There is only a security threat when logged in to Snap!. Otherwise it as secure as any other website. E.g. github will host it on automatically.

When faced with a similar problem many years ago I chose to provide support for users with Google Drive or DropBox accounts to use their personal accounts to save (and to optionally share in a read-only mode) all projects. True that someone could still load a malicious Snap! project that used JavaScript to mess with someone's Google Drive - though it isn't hard to limit the damage to single folder devoted to saving Snap! projects.

Relying upon the users' cloud storage (or the school's?) also means there is no issue about illegal content in projects (e.g. breaking copyright or hate laws).

I hope that JS functions remain in Snap! and suggest that they not be allowed when logged in.

Also @bh considers it a failure if Snap! (i.e. lambda) can't provide the expressivity needed. But there is I/O, access to the GPU, etc. that one needs JS in order to experiment with.

Yes, we've talked about that as a possible solution. But I don't think users will thank us for turning a threat against their Snap! account into a threat against their Drive or Dropbox!

That's not quite what I meant to say. What I meant, and thought I said, is that it's lambda, not JSF, that makes Snap! an interesting and expressive environment. By definition, JSF doesn't make Snap! any more expressive than JS. I do understand that there are issues about physical I/O, but instead of just throwing up our hands about that and telling users to write it in JS, we should have a USB library (I just recently saw one that someone wrote...) so users can do the I/O stuff in Snap!.

PS And yes, I get that that's dangerous too, if you have an external hard drive. :~(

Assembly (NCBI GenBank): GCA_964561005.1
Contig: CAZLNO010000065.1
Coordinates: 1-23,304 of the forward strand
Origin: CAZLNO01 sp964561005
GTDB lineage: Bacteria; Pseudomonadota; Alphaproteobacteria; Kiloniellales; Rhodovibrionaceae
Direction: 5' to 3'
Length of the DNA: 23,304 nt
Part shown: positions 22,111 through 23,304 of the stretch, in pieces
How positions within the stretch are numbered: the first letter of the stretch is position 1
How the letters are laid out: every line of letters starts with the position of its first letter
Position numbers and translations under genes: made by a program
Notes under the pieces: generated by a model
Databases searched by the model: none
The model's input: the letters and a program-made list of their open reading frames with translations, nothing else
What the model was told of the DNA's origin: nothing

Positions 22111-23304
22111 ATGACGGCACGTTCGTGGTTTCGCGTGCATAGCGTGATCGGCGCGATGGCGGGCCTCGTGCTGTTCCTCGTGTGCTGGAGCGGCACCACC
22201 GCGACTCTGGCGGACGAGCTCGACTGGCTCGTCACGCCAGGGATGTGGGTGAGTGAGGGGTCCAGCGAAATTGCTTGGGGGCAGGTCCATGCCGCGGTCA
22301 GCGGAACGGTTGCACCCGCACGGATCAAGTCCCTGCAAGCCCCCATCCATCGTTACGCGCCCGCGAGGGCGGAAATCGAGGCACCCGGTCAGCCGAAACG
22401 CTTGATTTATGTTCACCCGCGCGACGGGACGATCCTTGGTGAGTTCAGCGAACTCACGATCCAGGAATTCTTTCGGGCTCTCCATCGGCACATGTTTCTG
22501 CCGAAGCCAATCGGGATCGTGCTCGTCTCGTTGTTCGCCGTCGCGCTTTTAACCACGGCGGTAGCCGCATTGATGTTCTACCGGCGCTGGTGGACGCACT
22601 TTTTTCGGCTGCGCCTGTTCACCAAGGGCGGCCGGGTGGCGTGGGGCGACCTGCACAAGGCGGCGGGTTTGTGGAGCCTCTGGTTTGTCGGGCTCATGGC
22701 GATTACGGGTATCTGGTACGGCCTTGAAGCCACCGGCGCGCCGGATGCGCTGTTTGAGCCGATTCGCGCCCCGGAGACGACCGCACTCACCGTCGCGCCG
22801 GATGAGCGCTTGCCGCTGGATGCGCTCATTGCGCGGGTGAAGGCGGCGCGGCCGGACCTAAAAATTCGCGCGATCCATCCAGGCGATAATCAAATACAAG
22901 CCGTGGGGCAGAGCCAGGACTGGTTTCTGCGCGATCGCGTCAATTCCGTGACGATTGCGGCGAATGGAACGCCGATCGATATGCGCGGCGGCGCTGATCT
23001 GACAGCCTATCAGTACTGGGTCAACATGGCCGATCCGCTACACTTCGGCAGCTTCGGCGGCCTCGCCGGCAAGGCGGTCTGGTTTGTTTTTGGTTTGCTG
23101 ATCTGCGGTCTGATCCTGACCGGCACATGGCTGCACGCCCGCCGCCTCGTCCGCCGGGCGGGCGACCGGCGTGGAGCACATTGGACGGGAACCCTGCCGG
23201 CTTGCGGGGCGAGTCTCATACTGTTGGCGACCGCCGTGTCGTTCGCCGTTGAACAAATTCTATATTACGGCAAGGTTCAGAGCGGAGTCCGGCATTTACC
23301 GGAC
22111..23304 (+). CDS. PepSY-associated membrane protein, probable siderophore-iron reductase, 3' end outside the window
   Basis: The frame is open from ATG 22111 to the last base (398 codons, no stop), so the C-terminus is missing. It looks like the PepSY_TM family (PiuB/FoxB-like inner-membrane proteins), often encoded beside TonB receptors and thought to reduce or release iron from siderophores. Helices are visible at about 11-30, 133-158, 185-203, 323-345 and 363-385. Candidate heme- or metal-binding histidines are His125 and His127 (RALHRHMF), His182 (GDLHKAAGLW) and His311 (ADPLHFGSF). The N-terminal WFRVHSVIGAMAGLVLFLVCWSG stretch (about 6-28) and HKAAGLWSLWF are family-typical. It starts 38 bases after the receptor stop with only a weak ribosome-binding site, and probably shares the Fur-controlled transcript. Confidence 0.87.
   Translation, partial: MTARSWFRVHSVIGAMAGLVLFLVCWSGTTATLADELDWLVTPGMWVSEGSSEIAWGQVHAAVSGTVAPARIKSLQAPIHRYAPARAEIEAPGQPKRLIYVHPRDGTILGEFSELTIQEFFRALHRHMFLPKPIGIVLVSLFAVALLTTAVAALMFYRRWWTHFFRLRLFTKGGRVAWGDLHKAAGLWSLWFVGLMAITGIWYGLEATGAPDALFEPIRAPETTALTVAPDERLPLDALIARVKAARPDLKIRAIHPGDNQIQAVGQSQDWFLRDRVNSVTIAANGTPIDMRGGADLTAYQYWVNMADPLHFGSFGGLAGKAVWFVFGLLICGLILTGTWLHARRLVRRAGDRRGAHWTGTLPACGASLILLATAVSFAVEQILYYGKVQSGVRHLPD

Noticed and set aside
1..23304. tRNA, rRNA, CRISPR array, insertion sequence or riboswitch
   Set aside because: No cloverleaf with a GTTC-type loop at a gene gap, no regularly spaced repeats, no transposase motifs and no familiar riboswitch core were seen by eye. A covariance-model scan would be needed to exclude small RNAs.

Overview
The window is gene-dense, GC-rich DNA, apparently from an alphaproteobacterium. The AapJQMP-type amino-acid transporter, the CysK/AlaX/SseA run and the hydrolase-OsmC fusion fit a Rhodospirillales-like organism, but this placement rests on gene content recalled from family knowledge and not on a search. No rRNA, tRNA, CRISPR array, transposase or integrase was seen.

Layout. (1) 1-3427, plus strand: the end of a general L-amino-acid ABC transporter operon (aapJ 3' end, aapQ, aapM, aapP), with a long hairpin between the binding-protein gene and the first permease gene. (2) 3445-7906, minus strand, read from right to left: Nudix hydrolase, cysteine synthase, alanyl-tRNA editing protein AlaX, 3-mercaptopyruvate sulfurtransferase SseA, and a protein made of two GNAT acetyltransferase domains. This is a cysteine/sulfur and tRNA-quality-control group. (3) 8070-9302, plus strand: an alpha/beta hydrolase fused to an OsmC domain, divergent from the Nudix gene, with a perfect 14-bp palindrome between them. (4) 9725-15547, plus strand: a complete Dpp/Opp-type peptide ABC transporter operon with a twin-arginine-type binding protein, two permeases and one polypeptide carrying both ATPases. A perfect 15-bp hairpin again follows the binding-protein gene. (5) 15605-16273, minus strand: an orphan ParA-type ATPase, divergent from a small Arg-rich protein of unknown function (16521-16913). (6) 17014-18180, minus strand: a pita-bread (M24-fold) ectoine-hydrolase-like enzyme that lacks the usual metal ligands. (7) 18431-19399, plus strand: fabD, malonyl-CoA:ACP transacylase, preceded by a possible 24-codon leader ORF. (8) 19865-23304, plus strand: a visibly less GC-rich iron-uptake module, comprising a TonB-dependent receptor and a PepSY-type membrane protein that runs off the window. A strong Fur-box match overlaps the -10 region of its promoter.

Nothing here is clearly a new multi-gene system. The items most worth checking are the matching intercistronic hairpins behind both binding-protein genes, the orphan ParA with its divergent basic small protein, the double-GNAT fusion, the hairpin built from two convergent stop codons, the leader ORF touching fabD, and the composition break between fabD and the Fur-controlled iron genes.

how are those 2 related?

This is giving me Panther vibes and I don't like it.

JSFunction can be a threat for Snap! cloud because the user-supplied JS pretends to be from a trusted source. But this trust relationship is only valid for services hosted by Snap servers (cloud API). For any other services (Dropbox, hard drive), it's meaningless. Snap! has no special privileges as compared to any casual web page.

So, when the user asks to save to the third party site, do they have to provide a password each time? Or does the site make a session cookie or something, in which case I think it'd be the same threat, no?

Is there some piece of Panther history I'm missing? Did it have security issues too?

The files block category.
Might as well name it ViraBlock.

Oh yeah I forgot about that. At least it pops up a warning box.

I wonder how many people clicked ok on the warning box, and buried in the project was
| clear ( C:\Windows\System32 )...................|

It's a pretty intense warning. But anyway, yes, we have roughly the same issue.

what does that do?

A partial solution and we'll have to wait for it to move from experimental status. And I'd like to hear from those working with robots if this would cover all their needs. What about Bluetooth?

But USB is only part of the I/O universe that browsers offer that Snap! is missing. E.g. text-to-speech and speech-to-text.